The Claimant has provided no evidence that there was a valid assignment of debt, in the form of a Deed of Assignment signed by the original creditor, pursuant to s136 of the Law of Property Act 1925. Absent such evidence, the Claimant has no locus in this matter and falls within the ambit of Champerty and Maintenance.

2. The Defendant has never owed any debt to the Operator (Car Park Management Service Ltd) to be assigned.

Even if there was a valid Deed of Assignment, the Claimant has no interest in, or privity to, any purported original contract, and it is submitted that such an assignment would be champertous. The sole purpose is to enable the Claimant to instigate legal proceedings, which is a chose in action, and on that basis the Claim should be struck out by the Court, as was the case in MIL Collections v Stephen Bowker, Case No B1QZ7N32, Oldham CC 15/01/2016.
The Operator has failed to provide to the Defendant a copy of the assignment of the alleged debt to the Claimant. Furthermore, the partial assignment fails to meet the conditions required of a valid Legal Assignment in accordance with The Law of Property Act 1925 Section 136(1). As an Equitable Assignment the Claimant may not bring an action unless the Operator is included as a party.
It follows that without any true assignment the Claimant has no cause of action and these proceedings have no basis whatsoever and are wholly unreasonable and vexatious; the purported assignment being a false instrument.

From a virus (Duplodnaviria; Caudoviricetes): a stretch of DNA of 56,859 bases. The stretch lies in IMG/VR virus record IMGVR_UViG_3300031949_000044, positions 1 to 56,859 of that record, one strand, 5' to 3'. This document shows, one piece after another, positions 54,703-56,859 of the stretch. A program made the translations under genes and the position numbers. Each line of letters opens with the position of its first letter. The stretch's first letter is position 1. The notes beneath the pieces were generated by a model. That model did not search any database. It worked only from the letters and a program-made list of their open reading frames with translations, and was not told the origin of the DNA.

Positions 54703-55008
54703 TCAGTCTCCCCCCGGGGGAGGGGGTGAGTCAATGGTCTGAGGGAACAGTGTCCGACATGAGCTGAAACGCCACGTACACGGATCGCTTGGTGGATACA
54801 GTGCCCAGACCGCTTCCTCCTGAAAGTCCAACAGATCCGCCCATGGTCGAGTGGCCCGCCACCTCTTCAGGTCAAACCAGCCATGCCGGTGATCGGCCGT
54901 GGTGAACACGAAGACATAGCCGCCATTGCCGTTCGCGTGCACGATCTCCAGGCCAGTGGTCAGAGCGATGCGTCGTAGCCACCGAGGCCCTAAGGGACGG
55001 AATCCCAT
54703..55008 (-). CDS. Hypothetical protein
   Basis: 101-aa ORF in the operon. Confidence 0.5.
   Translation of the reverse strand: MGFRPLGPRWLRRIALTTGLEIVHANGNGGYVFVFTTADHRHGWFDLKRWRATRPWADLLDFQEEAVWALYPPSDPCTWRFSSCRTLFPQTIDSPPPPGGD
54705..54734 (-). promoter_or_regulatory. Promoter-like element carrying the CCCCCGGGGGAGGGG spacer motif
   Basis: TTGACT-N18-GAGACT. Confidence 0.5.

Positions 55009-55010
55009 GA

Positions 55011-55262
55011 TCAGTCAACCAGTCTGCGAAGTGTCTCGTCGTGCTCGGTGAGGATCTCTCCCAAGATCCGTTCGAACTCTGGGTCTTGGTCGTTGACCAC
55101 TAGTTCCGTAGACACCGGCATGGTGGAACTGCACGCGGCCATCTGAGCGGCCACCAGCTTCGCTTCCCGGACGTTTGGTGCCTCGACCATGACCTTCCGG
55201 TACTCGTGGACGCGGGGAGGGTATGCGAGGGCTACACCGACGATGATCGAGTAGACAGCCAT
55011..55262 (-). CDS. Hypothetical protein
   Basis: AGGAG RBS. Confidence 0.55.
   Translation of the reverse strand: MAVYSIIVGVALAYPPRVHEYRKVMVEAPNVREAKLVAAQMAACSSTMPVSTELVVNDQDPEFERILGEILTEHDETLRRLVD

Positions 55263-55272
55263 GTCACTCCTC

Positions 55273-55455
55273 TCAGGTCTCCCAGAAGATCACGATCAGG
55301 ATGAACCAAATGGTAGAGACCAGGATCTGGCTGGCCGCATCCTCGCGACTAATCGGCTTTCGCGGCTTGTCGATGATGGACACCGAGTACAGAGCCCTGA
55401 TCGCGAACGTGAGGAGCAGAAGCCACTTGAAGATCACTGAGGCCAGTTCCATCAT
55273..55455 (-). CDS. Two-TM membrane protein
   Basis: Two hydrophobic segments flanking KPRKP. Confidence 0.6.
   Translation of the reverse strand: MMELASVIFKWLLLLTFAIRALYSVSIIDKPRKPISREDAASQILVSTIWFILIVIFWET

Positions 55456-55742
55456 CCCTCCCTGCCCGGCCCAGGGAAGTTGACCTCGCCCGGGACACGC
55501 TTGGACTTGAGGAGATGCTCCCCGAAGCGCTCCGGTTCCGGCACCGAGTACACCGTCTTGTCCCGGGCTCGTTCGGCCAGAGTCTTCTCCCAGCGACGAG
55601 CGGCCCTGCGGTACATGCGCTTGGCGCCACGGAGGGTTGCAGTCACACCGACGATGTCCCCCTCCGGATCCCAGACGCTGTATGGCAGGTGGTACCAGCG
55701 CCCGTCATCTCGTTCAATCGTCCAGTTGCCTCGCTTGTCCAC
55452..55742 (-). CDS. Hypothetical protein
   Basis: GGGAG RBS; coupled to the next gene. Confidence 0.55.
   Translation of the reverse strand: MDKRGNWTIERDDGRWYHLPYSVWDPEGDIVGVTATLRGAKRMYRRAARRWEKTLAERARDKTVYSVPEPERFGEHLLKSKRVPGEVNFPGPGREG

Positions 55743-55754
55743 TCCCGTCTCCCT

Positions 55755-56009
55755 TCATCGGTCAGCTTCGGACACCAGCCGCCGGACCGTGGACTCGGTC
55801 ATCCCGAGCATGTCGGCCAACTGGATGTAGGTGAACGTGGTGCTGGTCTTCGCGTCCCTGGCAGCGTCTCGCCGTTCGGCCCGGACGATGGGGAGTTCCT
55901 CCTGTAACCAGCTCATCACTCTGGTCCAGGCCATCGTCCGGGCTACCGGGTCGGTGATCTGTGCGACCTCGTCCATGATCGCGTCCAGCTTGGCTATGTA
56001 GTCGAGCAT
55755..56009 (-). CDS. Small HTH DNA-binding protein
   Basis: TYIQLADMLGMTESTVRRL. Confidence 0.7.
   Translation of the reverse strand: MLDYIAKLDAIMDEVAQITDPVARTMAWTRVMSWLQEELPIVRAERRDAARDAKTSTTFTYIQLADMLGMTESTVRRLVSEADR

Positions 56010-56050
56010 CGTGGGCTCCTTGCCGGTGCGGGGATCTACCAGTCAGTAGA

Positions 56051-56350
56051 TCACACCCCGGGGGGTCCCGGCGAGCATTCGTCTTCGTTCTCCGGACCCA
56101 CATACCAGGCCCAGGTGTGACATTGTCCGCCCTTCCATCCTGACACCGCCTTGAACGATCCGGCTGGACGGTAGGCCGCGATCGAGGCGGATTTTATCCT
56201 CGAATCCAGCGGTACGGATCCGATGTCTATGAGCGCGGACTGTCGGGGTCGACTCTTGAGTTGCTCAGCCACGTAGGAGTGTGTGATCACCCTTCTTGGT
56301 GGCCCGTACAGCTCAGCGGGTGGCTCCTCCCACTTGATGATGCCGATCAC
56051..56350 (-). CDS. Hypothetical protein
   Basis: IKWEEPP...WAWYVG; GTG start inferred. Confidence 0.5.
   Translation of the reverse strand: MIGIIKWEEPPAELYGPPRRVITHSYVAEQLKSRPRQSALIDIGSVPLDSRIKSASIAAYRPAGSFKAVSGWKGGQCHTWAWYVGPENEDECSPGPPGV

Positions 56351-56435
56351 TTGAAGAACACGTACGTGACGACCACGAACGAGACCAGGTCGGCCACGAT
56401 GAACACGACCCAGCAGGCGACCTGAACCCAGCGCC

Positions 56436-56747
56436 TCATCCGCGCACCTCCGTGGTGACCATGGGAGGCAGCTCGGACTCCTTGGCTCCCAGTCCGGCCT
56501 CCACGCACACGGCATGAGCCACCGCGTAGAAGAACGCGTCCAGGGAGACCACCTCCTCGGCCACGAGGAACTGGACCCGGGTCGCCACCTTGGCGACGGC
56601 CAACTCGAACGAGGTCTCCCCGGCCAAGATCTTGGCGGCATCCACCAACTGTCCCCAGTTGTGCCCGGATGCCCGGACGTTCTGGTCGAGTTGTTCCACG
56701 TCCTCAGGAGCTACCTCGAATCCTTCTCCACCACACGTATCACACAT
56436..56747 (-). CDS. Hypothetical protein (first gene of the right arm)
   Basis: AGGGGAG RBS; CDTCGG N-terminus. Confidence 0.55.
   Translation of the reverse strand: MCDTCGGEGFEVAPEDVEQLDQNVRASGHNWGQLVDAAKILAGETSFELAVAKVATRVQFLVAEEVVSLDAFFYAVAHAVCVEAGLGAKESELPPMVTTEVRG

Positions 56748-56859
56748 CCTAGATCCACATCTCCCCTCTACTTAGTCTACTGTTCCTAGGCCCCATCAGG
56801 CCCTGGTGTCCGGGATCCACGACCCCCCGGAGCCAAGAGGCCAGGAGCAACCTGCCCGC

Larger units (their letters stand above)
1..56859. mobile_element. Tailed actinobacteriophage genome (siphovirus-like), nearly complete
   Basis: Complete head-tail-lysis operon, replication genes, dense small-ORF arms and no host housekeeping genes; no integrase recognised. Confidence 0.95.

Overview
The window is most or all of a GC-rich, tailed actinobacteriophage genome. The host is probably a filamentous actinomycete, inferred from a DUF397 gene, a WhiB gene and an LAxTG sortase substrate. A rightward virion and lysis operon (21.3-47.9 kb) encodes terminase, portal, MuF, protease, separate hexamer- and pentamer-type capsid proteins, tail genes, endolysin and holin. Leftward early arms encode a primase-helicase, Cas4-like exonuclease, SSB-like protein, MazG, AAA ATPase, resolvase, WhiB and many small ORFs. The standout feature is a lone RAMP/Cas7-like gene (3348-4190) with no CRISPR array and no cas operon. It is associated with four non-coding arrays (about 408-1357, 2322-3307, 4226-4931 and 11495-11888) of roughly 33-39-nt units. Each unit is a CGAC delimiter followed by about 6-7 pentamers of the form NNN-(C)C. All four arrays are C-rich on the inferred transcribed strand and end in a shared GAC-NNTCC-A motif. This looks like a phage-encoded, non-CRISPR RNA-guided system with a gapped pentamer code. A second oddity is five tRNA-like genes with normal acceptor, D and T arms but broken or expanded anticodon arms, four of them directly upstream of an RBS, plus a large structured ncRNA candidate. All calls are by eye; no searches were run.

3. The Operator (Car Park Management Service Ltd) had no capacity to offer a contract with the motorist.

With regards to the Deed of Assignment, the Claimant has no interest in, or privity to, any purported original contract and it is submitted that such an assignment would be Champertous. The sole purpose is to enable the Claimant to instigate legal proceedings, which is a chose in action, and on that basis the Court is asked to consider striking the matter out, as was the case in MIL Collections Ltd -v- Stephen Bowker, Case No. B1QZ7N32 Oldham County Court 15/01/2016.
The Claimant is also put to proof that the Operator had sufficient interest in the land or that there are specific terms in its contract to bring an action on its own behalf as required in the British Parking Association’s Legislation Guidance to Operators. Even if a debt had existed, it would be due to the Land owner not the operator, nor the Claimant.

4. No consideration passed from either the Operator (Car Park Management Service Ltd) or the motorist.

The Operator had no standing to offer a contract; there was no meeting of minds nor any consideration passed. None of the elements that are fundamental to a contract were present and therefore no contract could possibly have existed. The Defendant was, at the most, granted a license to park. Whatever the conduct was that the Claimant alleges, a breach of a license would be trespass, not a breach of contract. It could only be pursued by the land-owner.


5. The signage did not offer a contract with the motorist.

The Defendant has no idea what terms and conditions were stated on the signs but disputes the Claimant’s statement that such an amount would have constituted an offer and submits that it in fact threatened punitive sanctions to discourage the undisclosed conduct. The Defendant has the reasonable belief that the Operator’s intention was not to offer a genuine contract to park at that price and the main purpose was to deter the undisclosed conduct by attempting to enforce a penalty. The Defendant refers the court to 3YK50188: Civil Enforcement Ltd v McCafferty (Luton County Court appeal) that was decided by Mr Recorder Gibson QC in almost identical words (21 February 2014).

6. The Operator (Car Park Management Service Ltd) did not identify the driver.